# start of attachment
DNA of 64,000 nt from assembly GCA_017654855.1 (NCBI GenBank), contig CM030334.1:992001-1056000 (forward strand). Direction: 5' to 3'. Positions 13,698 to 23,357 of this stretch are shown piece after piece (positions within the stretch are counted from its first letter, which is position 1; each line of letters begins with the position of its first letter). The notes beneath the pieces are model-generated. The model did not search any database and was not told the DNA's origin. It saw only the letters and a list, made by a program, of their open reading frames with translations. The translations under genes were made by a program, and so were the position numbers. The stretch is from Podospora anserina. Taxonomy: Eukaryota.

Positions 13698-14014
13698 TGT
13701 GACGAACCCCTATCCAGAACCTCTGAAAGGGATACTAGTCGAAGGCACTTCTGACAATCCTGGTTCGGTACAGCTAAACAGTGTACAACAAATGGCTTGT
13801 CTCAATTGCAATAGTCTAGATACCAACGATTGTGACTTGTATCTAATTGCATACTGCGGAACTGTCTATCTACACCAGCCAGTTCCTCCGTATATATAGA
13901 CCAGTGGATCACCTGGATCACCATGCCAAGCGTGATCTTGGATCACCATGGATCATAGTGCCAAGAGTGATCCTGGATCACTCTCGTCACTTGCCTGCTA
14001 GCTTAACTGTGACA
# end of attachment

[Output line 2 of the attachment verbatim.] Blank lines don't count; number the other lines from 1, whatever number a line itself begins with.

Positions 13698-14014